[Editor's Note: We recorded this podcast on 3/31/11, before the resolution of the Cronon affair.]

Additional links mentioned on the podcast:
‘Academic Freedom’ Offers Little Protection Against New Efforts to Obtain Professors’ E-Mails
Tyler Cowen’s Ethnic Dining Guide

Running time: 50:05
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Categorized under books, email

Episode 67 — Get Your Dan Brown Ebooks Here

17 March, 20111 comment

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Joined by new podcast irregular Audrey Watters, educational technology writer for ReadWriteWeb, the Digital Campus crew discusses a whole passel o’ news for this episode. Dan Cohen gives us an eyewitness report from the first meeting of the Digital Public Library of America initiative, identifying three (only three?) chief tensions: how “public” and how “American” such a library could be; how centralized such a library should be; and how such a library could help fulfill our national yen for free Dan Brown ebooks. Tom thinks the iPad 2 shows that Apple is a little behind the curve (cough, cough, Android), but Audrey thinks that consumers are going to prefer Apple to Android (cough, cough, apps), especially since you can get Dan Brown ebooks in the iBooks store. We do all agree that the iPad 2 is a lot more classroom-friendly than the first iPad, though. Mills gives us his take on Bill Gates’s influence on education, and promises Bill that for an educational technology grant of a mere $20 million, he won’t buy an iPad 2 after all. Finally, we claim that we don’t want UniLeaks, the WikiLeaks for higher education, to degenerate into a gossip site like Juicy Campus, but we might be lying just a little bit.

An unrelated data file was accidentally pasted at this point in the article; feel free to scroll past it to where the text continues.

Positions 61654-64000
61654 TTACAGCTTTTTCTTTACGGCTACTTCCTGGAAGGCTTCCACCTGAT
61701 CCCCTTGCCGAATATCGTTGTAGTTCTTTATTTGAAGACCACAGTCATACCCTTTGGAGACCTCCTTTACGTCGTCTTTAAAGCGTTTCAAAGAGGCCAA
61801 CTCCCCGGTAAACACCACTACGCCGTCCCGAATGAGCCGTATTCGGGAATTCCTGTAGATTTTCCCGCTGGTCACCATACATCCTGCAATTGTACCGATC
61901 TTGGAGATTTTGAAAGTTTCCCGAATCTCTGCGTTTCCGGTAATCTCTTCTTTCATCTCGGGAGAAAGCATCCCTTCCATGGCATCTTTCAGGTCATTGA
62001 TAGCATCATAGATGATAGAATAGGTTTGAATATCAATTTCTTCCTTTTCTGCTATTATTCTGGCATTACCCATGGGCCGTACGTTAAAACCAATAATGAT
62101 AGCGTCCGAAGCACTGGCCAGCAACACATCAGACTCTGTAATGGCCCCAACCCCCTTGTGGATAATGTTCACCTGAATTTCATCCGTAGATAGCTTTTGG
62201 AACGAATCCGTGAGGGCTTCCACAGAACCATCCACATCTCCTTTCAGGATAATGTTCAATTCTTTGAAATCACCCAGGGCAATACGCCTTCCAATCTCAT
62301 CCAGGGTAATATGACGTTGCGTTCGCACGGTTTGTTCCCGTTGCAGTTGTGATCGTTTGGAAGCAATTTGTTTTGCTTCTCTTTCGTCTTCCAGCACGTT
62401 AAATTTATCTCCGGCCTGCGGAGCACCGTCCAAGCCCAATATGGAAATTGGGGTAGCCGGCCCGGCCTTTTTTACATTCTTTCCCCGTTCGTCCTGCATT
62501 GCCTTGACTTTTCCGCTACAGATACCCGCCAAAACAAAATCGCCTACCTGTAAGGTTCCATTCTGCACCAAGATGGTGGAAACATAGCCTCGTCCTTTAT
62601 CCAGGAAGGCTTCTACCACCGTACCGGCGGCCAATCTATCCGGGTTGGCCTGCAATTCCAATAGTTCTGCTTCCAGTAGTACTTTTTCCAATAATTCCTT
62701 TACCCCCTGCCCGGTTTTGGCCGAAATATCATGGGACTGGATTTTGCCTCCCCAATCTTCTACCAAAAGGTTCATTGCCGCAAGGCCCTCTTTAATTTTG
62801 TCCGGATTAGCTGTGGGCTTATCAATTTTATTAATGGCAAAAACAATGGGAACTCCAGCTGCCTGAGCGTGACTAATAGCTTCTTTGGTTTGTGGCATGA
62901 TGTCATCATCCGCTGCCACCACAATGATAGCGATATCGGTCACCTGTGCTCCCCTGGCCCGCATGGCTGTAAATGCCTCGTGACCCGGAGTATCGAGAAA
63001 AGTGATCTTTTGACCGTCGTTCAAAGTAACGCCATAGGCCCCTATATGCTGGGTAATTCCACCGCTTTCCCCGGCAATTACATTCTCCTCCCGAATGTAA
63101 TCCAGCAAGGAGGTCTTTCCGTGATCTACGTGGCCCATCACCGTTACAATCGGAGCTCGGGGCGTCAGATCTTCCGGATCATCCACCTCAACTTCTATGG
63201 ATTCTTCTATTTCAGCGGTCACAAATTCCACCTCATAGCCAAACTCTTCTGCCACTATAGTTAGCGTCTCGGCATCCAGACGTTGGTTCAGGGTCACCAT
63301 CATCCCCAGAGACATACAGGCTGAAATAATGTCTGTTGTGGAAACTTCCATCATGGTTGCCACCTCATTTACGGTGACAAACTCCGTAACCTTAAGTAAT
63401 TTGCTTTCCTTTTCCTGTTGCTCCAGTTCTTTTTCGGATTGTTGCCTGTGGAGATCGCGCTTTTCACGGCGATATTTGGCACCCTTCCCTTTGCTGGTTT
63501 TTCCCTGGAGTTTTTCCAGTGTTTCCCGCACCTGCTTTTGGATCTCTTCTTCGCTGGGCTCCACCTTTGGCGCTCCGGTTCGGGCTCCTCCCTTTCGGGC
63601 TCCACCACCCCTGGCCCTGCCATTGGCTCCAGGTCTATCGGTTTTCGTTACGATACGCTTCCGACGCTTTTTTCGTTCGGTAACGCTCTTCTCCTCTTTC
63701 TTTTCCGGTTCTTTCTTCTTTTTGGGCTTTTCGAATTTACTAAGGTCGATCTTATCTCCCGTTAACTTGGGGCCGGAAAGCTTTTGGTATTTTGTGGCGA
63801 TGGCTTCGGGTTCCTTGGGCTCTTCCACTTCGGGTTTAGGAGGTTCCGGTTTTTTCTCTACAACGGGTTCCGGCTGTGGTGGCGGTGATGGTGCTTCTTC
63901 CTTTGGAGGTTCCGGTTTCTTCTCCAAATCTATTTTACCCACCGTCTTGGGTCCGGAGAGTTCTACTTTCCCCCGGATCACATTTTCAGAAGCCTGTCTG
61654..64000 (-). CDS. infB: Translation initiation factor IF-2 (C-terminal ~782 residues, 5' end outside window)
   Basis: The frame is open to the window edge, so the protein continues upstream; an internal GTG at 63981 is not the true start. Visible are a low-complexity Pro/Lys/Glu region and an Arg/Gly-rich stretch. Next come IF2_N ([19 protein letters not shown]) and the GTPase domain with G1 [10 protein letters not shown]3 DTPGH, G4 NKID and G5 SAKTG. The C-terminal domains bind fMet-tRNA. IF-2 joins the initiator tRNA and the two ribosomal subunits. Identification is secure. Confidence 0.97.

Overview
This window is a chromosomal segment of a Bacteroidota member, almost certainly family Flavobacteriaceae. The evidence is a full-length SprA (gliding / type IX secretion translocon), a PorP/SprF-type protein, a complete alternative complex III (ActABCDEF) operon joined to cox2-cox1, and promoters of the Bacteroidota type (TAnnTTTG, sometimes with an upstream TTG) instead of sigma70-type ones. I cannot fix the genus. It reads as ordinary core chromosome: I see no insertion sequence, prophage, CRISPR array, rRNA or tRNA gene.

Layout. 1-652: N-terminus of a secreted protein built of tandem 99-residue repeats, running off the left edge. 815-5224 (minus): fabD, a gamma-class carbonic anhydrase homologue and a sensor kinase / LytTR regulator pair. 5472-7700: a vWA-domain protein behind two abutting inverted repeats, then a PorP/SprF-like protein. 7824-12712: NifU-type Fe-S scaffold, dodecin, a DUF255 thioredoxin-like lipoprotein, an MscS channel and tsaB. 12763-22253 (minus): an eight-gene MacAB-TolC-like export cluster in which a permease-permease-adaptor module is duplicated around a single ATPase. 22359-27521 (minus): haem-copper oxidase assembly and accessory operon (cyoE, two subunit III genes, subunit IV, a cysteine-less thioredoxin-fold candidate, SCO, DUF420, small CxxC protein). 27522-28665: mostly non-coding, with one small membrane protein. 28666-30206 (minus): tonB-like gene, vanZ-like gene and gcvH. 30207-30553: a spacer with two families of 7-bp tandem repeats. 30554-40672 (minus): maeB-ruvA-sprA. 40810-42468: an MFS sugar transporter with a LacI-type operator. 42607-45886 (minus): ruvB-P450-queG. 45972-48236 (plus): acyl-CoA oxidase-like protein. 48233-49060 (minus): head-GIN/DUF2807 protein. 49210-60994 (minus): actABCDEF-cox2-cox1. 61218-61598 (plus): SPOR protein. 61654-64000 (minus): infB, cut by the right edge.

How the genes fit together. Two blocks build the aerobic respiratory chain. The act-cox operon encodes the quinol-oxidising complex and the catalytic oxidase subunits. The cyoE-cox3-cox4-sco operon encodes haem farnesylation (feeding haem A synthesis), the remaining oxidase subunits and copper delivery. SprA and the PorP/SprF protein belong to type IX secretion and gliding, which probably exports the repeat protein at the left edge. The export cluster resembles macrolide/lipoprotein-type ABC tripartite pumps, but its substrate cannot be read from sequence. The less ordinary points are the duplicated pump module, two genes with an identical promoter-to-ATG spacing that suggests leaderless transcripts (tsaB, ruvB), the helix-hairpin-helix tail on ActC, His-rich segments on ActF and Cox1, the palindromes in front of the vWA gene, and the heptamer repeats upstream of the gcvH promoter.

Links to stories and articles mentioned in the podcast:

Dan Cohen, What Scholars Want from the Digital Public Library of America
David Weinberger, Questions From and For the Digital Public Library of America
Amanda French, Imagine a National Digital Library: I Wonder If We Can
Josh Hadro, HarperCollins Puts 26 Loan Cap on Ebook Circulations
Marianne Takle, The Norwegian National Digital Library
Audrey Watters, Will the iPad 2 Make the Grade for Classroom Usage?